When Your Child Won’t Stay in Independent Playtime

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What to do when your child comes out of independent playtime repeatedly. Find out how to avoid the issue and also how to solve it.

Toddler peeking through door

Independent Playtime is all around one of my favorite facets of the Babywise series (affiliate link).

It gives the child countless benefits and the mom time to get things done without children swarming her.

Children, of course, like to test boundaries. It is natural. The rules of Independent Playtime are a boundary to test.

I think just about every child goes through a time period when he or she tests the waters of getting out of independent playtime over and over again.

Reasons can vary from not wanting to play alone to testing the boundaries. Boundaries often get re-tested whenever a new freedom comes along. It also often happens when the child is potty training or newly potty trained.

The question parents have is, what do you do about it?

Do you want to start your kiddo on playing independently each day? Learn how here: How To Start Independent Playtime Late

What To Do When Your Child Repeatedly Leaves Independent Playtime

Not all children will test this particular boundary, but many will.

When your child starts repeatedly coming out of independent playtime, it can really drive you crazy. Here is what to do when that happens.

Make Sure Time is Right

There are times of day that are better for independent play than others. Right before a meal is not good. Right before a nap is not good. Some children are fussy in the evenings, making the evening not a good time.

Have IPT at a time of day when your child can have the most success.

Make Sure Length is Right

If independent play is longer than is appropriate for your child, your child will get restless toward the end of independent play and want to get out.

>>>Read: Independent Playtime Lengths by Age

Make Sure Toys are Age Appropriate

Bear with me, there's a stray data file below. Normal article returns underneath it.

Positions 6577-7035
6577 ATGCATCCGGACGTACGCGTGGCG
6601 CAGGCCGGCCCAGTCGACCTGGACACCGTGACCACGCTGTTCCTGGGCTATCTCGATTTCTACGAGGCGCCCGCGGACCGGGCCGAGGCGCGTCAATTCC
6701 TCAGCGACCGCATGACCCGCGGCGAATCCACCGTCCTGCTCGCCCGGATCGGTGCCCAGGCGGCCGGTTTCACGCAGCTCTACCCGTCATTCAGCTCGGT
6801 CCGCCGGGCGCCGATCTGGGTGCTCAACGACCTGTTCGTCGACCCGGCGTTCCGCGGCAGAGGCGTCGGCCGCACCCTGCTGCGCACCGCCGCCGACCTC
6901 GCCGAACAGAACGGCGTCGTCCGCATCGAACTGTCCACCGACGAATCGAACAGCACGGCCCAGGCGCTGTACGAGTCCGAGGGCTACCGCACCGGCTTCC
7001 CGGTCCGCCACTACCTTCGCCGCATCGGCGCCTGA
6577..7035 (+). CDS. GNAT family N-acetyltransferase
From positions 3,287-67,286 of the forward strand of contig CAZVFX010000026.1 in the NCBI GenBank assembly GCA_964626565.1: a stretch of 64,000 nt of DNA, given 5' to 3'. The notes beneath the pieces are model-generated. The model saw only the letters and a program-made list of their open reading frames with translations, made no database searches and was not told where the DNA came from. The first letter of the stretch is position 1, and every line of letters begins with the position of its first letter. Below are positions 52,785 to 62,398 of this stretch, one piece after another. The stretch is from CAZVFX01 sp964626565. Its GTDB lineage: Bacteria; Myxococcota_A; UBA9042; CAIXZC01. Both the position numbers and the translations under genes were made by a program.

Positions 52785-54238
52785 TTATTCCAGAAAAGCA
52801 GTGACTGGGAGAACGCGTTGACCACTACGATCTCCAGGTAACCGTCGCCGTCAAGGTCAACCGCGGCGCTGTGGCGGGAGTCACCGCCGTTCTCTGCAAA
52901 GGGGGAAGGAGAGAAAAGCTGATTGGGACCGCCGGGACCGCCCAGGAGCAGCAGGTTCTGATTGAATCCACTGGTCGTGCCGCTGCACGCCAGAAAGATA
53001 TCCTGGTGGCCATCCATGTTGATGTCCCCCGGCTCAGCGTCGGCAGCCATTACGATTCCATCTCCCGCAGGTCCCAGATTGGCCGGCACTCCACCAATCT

A toy that is too young for your child (not stimulating) will not be of interest to your child. Your child will then not want to stay in independent playtime.

Conversely, if the toys are beyond your child’s ability, your child will become frustrated and seek help to use the toy. 

Along the same lines, keep toys rotated. Even an age-appropriate toy can get boring after too long. Vary what toys your kiddo has available during IPT so the toys stay interesting.

>>>Great Toys to Encourage Independent Playtime

Teach Acceptable Behavior

Once you are sure the timing is right and the toys are right, explain to your child what is and is not okay.

Explain that your child is not allowed to get out without permission.

Do explain when it is okay to get out. An example of when it is acceptable to get out is when you are potty training.

I would suggest you have a monitor in with your child so you can hear (and see if you have a video monitor) if your child needs you. 

Return Child Immediately to the Room

When your child gets out, return the child to independent playtime even if it is time to get out.

If it is time to get out, return your child, reminding her that she needs to wait for Mommy to get her out. Then wait a minute or two and get her out.

You want the precedent to be that the child gets out when you get her.

Use a Clock or a Timer

You can tell your child the time on the clock when she can get out or you can use an “okay to wake” clock.

You can also set a timer that will go off when it is time to get out.

The benefit of using a clock or a timer is that the timer going off or the clock reaching a number is what determines if it is okay to get out or not. This shows the child that her own persistence or whining is not what determines it.